“We headlined at the Fillmore and I remember I had to stand and listen to Janis Joplin scream. She was the great white hope for the blues, but all she did was scream. You see, people think that when white people scream that’s it’s soul. But that isn’t soul, it’s just screaming. I remember being in Washington, D.C. once, and the security guard asked me, when i walked on stage, “Hey Arthur, you gonna go up there and do some more screamin’?” Man, that really hit my heart and I haven’t written a screaming song since.”
I have about 2/3rd of this to still read, and up next after it is Phillip Radcliffe’s recently published biography of Mississippi john Hurt. (Both are purchases).
Oh here is another quote from pianist Brad Mehldau (from the Ottawa Citizen’s website) discussing non jazz acts at Jazz Festivals such as they hold in Ottawa. He recognizes the economic reality but he also mentions one aspect of what might be called other genres trading on jazz.
|Brad Mehldau's most recent solo recording.|
The full quote can be found at http://communities.canada.com/ottawacitizen/blogs/jazzblog/archive/2011/06/22/brad-mehldau-on-non-jazz-at-jazz-festivals.aspx
I can find parallels with what he says with a lot of the so-called new blues, that I might suggest is similarly trading on blues as a genre. Artists playing music that twenty years ago would have been labelled rock without controversy is supposedly going to expand the blues audience, but bring an audience that will pretty much ignore “traditional blues.”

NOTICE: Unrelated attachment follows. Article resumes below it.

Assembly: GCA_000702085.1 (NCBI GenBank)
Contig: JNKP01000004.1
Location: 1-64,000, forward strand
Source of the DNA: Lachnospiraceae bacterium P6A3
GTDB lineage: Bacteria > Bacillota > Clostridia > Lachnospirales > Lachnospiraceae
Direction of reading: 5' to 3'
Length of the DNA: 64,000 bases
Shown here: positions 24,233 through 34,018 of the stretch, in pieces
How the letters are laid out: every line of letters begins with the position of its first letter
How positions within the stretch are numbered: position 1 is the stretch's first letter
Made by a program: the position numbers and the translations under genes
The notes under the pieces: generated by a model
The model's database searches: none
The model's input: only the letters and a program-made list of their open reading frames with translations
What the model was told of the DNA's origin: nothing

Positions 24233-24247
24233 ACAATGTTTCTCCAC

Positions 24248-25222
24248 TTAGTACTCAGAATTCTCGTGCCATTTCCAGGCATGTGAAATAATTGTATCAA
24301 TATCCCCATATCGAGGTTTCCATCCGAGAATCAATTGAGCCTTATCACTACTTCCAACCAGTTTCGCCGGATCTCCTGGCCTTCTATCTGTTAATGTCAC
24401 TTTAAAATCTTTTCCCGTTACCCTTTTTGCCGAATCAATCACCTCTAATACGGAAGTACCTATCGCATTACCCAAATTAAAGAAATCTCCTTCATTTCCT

I have a lot of respect for Ray Manzarek’s work with the Doors and Roy Rogers work with the late John lee Hooker and his own blues-rock music, but I don’t see a lot of festivals going out of their way to feature blues legends like Jimmy Johnson and Jody Williams, as they seem to be to feature this pair. A woman is featured on the cover of Blues Revue and yet I would be hard pressed to name one blues song on her most recent CD (which isn’t saying the music isn’t good, just that it ain’t blues).
If promoting music like this (music that one might suggest is 'trading on the blues") is keeping the blues alive, perhaps the blues would be better off taken off life support. Let the music rest on its own qualities but just don't try to call it what it isn't.